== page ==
Now Abraham and Sarah were old, well advanced in age; and Sarah had passed the age of childbearing. Therefore Sarah laughed within herself, saying, “After I have grown old, shall I have pleasure, my lord being old also?”
Did you notice Sarah’s sin in this passage? It’s one we often have much compassion for, but make no mistake—her sin was a serious sin.
It was the sin of unbelief. The sin of essentially calling God a liar.
John Stott put it this way: “Unbelief is not a misfortune to be pitied; it is a sin to be deplored. Its sinfulness lies in the fact that it contradicts the word of the one true God and thus attributes falsehood to Him.”
When God says He will do something, He will do it—it might not look like we think it should look (or even want it to look) and it might not happen when we want it to happen, but God will do it. To believe otherwise asserts that God isn’t honest.
Sarah’s response and laughter revealed her unbelief rooted in self-pity. Her focus was fixated on her ability, which was an inability to bear a child (a promise God hadn’t fulfilled yet). But belief holds fast to the promise and trusts that God can and will do the impossible—that God will do what He said He will do.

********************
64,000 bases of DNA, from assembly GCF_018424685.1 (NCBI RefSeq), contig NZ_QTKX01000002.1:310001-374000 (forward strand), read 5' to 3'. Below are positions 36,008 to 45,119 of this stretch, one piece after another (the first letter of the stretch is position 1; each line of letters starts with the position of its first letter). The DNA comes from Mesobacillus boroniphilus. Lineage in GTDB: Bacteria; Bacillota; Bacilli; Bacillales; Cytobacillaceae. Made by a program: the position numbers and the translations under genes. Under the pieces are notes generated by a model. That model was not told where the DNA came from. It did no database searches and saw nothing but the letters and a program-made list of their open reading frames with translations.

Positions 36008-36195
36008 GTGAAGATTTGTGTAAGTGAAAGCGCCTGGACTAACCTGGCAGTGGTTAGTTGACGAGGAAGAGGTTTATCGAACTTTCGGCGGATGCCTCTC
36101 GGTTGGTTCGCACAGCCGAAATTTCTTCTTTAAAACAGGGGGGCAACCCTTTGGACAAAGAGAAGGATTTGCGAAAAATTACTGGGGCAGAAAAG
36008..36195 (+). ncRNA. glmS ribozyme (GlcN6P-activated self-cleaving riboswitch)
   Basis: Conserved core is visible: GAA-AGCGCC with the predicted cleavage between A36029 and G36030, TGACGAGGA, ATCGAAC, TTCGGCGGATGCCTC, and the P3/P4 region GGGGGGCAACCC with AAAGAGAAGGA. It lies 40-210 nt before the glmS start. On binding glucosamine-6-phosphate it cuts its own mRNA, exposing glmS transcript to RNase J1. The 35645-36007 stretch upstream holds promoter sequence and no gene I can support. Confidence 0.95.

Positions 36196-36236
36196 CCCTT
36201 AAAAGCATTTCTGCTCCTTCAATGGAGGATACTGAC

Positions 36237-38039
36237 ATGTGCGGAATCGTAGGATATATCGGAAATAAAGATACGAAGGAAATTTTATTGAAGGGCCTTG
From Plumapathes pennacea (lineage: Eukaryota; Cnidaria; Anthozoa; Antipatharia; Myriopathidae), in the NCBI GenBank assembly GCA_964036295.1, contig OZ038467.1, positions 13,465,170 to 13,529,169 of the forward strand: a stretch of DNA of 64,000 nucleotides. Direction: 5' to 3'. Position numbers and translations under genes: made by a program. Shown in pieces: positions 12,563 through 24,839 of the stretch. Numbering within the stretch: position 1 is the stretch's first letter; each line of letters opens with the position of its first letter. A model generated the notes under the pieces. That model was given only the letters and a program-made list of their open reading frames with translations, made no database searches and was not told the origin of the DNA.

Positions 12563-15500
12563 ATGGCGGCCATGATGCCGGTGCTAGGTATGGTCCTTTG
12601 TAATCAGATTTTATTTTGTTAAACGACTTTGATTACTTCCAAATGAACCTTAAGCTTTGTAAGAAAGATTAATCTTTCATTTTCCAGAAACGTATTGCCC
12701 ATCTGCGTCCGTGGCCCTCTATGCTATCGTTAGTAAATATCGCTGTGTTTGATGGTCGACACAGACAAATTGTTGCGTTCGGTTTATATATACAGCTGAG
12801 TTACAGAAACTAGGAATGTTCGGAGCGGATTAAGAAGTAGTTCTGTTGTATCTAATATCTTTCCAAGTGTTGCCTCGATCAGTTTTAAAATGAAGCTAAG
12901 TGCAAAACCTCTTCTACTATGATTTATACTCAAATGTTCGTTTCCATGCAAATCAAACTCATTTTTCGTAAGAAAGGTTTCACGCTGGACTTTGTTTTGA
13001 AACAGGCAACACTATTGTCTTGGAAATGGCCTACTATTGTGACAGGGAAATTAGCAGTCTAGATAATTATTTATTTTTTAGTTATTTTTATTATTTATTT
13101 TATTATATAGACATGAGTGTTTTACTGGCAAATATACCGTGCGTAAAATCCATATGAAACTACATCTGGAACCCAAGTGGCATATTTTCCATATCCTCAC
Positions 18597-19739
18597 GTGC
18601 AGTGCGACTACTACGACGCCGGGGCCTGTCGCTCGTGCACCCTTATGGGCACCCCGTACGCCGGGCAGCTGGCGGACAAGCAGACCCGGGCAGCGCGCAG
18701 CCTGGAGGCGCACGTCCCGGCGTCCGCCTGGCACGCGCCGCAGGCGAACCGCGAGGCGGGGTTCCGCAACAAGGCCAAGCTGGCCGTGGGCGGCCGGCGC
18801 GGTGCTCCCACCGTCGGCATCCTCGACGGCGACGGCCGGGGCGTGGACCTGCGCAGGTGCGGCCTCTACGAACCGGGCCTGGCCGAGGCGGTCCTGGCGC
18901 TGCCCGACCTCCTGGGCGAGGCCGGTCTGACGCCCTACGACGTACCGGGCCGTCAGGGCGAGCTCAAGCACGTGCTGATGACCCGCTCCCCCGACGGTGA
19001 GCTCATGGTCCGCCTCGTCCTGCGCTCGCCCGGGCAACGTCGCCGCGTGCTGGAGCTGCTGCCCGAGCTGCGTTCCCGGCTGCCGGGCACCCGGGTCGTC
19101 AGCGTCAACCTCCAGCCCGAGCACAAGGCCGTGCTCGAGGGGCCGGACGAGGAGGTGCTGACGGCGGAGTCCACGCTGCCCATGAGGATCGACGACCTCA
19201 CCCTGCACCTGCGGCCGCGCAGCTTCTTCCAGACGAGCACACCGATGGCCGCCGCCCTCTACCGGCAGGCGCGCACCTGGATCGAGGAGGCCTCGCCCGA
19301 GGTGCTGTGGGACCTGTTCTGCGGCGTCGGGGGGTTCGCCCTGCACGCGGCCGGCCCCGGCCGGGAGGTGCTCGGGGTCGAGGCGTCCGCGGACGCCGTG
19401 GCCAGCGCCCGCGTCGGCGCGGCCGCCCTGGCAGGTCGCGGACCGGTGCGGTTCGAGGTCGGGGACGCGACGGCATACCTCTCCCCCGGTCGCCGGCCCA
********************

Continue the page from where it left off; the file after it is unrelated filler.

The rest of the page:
As serious as Sarah’s sin of unbelief was, God’s grace was greater. Later in this exchange, the Lord Himself asks this question: “Is anything too hard for the Lord?”
This question isn’t rhetorical. It can be answered. And the answer is: no, nothing is too hard for the Lord. Nothing.
Is anything in your life too hard for the Lord? Are there promises He has made that you think He can’t keep? Are you laughing within yourself at the prospect of God doing the impossible? Repent today—put away your self-pity and believe. Listen to our study in Genesis 18 and learn from Sarah’s sin.
“…when [Abraham] saw them, he ran from the tent door to meet them, and bowed himself to the ground…”
Genesis 18 opens with Abraham enduring a hot day. Trying to stay comfortable. Waiting for the cool of the evening…and maybe wondering how God will fulfill the promise He’s made.
He lifts up his eyes from the sandy, stony ground and something catches his eye—people! Desperate for any sign from the Lord, this 99-year-old man runs (he runs!) to meet these mysterious men, bows down, and calls one of them, “My Lord.”
Now Abraham was the patriarch of a large community. He could have assigned the responsibility for hospitality to one of his hired hands. But he didn’t. He ran to meet the Lord. He ran to serve his Lord…himself.
It’s no wonder that the Lord Himself calls Abraham His friend forever throughout the scriptures:
“Are You not our God, who drove out the inhabitants of this land before Your people Israel, and gave it to the descendants of Abraham Your friend forever?” —2 Chronicles 20:7
“But you, Israel, are My servant, Jacob whom I have chosen, the descendants of Abraham My friend.” —Isaiah 41:8
“And the Scripture was fulfilled which says, “Abraham believed God, and it was accounted to him for righteousness.” And he was called the friend of God.” —James 2:23